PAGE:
Travis McMichael testifies he wasn't under threat during pickup chase before fatally shooting Ahmaud Arbery Travis McMichael returned to the stand under cross-examination on Thursday, then the defense rested its case in the Georgia murder trial.Travis McMichael also told prosecutors he did not tell police some of the details about the pursuit that he shared in court on Wednesday.

Closing arguments are expected Monday in murder trial for McMichael and two other white men charged in the slaying of Arbery, whose death became part of a broader reckoning on racial injustice in the criminal legal system.

Father and son Greg and Travis McMichael grabbed guns and pursued Arbery in a pickup truck after seeing the 25-year-old Black man running in their neighborhood outside the Georgia port city of Brunswick in February 2020. William “Roddie” Bryan, who joined the pursuit in his own truck, took cellphone video of Travis McMichael shooting Arbery as he threw punches and grabbed for the shotgun.

Defendant William © Provided by Associated Press Defendant William "Roddie" Bryan listens to court proceedings during the trial for the killing of Ahmaud Arbery at the Glynn County Courthouse on Thursday, Nov. 18, 2021, in Brunswick, Ga. Greg McMichael, his son Travis McMichael, and neighbor William "Roddie" Bryan are charged with the February 2020 slaying of 25-year-old Ahmaud Arbery. (Sean Rayford/Pool Photo via AP)

They say that they were trying to lawfully stop burglaries in their neighborhood, and McMichael testified he shot Arbery in self-defense.

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  Trial takeaways: Arbery's killer testifies; pastors rally BRUNSWICK, Ga. (AP) — The man who fatally shot Ahmaud Arbery took the witness stand to tell jurors he pulled the trigger fearing for his own life. Meanwhile, hundreds of Black pastors rallied outside the Glynn County courthouse in coastal Georgia to show support for the slain 25-year-old Black man's family, compelled by a defense attorney's failed efforts to get prominent civil rights figures barred from the court. The trial of father and sonMeanwhile, hundreds of Black pastors rallied outside the Glynn County courthouse in coastal Georgia to show support for the slain 25-year-old Black man's family, compelled by a defense attorney's failed efforts to get prominent civil rights figures barred from the court.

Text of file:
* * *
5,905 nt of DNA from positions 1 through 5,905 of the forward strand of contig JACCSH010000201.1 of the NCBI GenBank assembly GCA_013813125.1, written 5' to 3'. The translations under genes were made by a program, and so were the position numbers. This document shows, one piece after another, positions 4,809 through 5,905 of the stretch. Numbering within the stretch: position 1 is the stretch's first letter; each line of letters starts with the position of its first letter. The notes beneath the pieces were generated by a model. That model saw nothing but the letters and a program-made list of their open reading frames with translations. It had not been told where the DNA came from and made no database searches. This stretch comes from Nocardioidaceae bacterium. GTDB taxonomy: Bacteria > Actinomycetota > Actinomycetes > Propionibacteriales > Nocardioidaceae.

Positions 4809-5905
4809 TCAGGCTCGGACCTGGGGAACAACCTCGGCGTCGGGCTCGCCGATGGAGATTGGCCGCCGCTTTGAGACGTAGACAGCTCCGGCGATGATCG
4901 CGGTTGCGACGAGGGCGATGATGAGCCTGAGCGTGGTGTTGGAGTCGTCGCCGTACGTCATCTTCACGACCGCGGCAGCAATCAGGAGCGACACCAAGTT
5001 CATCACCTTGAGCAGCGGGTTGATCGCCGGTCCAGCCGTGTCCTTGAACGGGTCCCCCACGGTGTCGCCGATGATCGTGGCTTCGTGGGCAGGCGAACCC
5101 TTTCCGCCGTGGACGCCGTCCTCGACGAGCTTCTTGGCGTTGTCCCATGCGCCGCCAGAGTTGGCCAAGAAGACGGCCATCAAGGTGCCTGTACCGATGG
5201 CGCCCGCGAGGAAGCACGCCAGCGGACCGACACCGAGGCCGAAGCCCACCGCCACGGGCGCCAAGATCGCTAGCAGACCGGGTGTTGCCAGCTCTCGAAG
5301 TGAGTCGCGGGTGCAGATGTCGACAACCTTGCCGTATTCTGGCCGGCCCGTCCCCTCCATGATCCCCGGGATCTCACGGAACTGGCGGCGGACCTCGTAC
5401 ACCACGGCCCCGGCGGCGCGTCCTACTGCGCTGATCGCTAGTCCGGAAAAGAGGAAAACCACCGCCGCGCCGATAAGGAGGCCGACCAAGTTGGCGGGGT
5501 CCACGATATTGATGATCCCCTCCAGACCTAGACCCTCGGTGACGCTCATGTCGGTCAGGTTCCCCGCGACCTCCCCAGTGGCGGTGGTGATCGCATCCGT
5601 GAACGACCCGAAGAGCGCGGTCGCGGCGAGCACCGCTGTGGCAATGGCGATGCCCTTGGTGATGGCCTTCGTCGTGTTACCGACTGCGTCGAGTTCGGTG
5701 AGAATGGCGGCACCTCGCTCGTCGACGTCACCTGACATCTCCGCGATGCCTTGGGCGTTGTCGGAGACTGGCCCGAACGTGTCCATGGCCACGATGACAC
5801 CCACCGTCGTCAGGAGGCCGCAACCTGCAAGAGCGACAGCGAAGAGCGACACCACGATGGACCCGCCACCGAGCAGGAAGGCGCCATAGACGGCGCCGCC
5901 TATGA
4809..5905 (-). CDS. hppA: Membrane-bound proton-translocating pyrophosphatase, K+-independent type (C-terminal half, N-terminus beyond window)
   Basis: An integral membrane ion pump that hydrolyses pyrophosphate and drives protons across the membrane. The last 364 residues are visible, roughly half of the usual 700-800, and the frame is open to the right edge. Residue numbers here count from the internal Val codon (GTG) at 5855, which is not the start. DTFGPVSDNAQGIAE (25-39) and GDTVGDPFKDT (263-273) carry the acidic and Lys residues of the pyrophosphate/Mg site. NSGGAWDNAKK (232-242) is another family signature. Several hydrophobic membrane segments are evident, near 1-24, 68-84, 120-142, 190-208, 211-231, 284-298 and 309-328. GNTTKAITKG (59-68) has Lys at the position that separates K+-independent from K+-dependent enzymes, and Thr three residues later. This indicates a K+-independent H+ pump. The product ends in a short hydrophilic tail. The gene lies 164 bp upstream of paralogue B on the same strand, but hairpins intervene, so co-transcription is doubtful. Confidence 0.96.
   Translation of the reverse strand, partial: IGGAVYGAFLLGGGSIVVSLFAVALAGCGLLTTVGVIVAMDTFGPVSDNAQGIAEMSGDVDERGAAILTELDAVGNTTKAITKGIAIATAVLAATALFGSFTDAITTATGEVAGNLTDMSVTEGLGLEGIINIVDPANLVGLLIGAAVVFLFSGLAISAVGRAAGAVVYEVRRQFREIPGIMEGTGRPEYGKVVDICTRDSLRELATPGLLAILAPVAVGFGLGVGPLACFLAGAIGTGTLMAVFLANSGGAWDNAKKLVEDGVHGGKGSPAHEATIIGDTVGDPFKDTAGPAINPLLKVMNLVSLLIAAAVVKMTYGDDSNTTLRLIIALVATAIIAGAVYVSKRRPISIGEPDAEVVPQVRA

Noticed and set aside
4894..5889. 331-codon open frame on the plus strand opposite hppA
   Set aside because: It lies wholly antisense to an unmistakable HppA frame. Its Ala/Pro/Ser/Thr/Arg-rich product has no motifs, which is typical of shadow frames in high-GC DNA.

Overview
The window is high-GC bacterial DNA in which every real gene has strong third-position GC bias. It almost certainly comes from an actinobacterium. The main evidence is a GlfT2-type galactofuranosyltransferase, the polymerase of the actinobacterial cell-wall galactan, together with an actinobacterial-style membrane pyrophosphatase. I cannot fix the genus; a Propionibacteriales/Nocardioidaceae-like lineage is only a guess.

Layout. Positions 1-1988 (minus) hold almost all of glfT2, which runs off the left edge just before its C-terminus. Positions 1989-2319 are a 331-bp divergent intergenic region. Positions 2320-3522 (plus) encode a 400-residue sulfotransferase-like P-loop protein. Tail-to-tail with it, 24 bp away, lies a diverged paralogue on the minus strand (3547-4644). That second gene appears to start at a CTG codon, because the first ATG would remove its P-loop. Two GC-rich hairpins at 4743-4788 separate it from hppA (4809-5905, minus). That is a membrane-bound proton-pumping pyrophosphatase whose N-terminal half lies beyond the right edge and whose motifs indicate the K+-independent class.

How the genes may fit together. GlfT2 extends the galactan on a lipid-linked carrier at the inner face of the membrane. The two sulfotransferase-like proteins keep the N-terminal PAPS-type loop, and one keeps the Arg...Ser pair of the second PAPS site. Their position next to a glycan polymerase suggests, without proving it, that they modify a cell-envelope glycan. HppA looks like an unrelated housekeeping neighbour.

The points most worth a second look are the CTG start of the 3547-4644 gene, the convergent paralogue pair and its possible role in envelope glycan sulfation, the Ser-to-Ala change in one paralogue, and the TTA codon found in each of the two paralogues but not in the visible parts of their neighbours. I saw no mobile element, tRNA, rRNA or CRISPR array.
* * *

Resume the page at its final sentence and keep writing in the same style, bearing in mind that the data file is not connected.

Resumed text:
He also testified that much of what he knew about local burglary reports came from the Facebook group for the Satilla Shores subdivision where he lived with his parents.

His “arm up" comment came in response to a July 2019 post, included in court documents, in which a woman warning of car burglaries said: “Remember, you can’t tell if a thief is a lightweight or a murderer.”

An item from that November referenced a Black man and a white couple recorded on back-to-back nights inside a home under construction five houses down from the McMichaels. Travis McMichael’s response: “They are really playing with fire.”

All sides agree the Black man was Arbery, who was recorded on video five different times inside the same house — including just before the McMichaels began their pursuit of him — though prosecutors say there’s no evidence he committed any crimes in the neighborhood.

One neighbor testified that a post about a car break-in prompted her to check her husband’s truck and discover some of his tools missing. Brook Perez said it "felt like a violation.”

What we learned from testimony in the trial over Ahmaud Arbery's killing

  What we learned from testimony in the trial over Ahmaud Arbery's killing Closing arguments are expected to begin Monday morning in the trial of Ahmaud Arbery's killing, after jurors heard from more than 20 witnesses, including the man who shot and killed the 25-year-old jogger. © Stephen B. Morton/Pool/AP Travis McMichael speaks from the witness stand during his trial Wednesday, Nov. 17, 2021, in Brunswick, Ga. Travis McMichael, who took the stand last week, his father Gregory McMichael and their neighbor William Bryan Jr.